Monday, October 15, 2012

Othello and Claudio- Abuse in Act Four

While reading act four of Othello, I began to notice the way males question female characters’ faithfulness in a brutal and troubling way.  This pattern was last seen with Claudio in the recently read comedy, Much Ado About Nothing.  The glaring accusations by both Othello and Claudio are strikingly related, with the main exception being Othello acting on another level of hostility with his impassioned speech directed toward the innocent Desdemona.  This supports the prevalent idea mentioned in class that comedy and tragedy are not that distant from one another.  Othello and Much Ado both feature some element of warfare and are set it the Mediterranean.  More importantly, villains fool prominent male characters.  While Claudio and Othello fall prey to believing lies by Don John and Iago, respectively, they are dissimilar in the ferocity of their accusation in each play’s act four.
 Shakespeare is unafraid of providing heart wrenching scenes of men brutally attacking wronged women.  Claudio tells Leonato to “Give not this rotten orange to your friend./  She’s but the sign and semblance of her honour” (4.1.30-1).  This statement and entire speech is quite alarming and harsh as it assails Hero’s honor in numerous ways, not excluding her being compared to a rotting piece of fruit.  It is difficult to think that Shakespeare could heighten the level of allegation, but he is successful in Othello.  During act four, scene two, Othello in a mocking manner, says to Desdemona, “I took you for that cunning whore of Venice/ That married with Othello” (lines 93-4).  Desdemona is labeled a prostitute outright by her husband.  Earlier, the accusatory scene features Othello telling his wife to “damn” herself and that God knows she is as “false as hell” (4.2.37 & 41).  The words “damn,” “hell,” and “whore,” evoke stronger responses from the audience than Claudio’s “rotten orange” speech.  While both are arresting, Shakespeare shows true ferocity with his tragedy of Othello.  I suppose the accusations by the men are appropriate for the play genres in which they are found.  Othello, being a tragedy, should be on the extreme end of intensity to evoke pathos, whereas Much Ado, a comedy, eventually has resolution.  If Claudio’s words were replaced by Othello’s speech, I doubt Much Ado could ever end in regeneration.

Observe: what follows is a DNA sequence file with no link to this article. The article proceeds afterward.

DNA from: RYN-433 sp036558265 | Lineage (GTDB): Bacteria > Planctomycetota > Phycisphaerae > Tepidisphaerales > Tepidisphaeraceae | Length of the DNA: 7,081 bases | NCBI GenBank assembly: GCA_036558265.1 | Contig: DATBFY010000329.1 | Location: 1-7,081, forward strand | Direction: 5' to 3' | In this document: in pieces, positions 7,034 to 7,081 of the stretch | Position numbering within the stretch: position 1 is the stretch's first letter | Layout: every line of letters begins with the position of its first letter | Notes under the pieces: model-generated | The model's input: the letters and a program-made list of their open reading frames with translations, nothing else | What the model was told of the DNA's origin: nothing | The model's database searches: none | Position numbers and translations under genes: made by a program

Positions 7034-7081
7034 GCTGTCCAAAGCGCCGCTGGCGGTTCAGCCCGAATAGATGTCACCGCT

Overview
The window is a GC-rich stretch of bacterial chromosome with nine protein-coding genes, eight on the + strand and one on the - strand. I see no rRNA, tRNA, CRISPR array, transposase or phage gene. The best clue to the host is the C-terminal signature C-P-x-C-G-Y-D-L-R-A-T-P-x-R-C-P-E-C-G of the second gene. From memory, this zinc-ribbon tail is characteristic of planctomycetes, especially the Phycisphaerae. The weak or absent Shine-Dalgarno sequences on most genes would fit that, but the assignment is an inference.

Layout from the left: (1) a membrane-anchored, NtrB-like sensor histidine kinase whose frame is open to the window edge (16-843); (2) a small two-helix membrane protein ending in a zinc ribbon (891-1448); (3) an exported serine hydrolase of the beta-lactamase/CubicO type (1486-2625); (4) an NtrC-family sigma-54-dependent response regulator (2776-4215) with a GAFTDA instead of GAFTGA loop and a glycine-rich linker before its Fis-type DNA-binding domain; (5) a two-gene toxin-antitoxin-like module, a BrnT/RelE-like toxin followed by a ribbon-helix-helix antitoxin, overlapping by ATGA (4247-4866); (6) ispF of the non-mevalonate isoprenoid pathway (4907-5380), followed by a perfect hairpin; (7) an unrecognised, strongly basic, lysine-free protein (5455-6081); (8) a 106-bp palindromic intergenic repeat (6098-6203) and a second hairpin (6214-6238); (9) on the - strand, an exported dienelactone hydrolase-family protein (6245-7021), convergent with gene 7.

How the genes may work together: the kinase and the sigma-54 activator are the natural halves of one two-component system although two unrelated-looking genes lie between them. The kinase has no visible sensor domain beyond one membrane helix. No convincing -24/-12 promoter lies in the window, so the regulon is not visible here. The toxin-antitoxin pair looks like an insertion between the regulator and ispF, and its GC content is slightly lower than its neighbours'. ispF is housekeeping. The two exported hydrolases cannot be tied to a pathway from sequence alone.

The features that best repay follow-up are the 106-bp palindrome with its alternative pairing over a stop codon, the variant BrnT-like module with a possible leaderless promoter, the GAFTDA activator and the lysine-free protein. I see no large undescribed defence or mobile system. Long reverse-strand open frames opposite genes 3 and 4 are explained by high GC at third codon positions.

The physicality of the two acts four are vastly different.  In Othello, the Moor cannot contain himself from the bubbling anger he feels towards his wife and Cassio.  Here the audience sees Othello reach a new limit of fierceness. 
                OTHELLO [to DESDEMONA]:  I am glad to see you mad.
                DESDEMONA:  Why, sweet Othello!
                OTHELLO:  Devil! [He strikes her]  (4.1.234-5).
The physical abuse described here is a conspicuous example of how Othello outdoes Claudio with his anger towards his love.  The striking of his wife is a severely uncomfortable part of the play that signifies how altered Othello has truly become.  Claudio’s verbal attack on Hero ends with him leaving her on the floor.  She only fainted at the claims made by her beloved and was not attacked by him.  This seemed like a harsh moment, but after reading Othello act four, it appears merciful.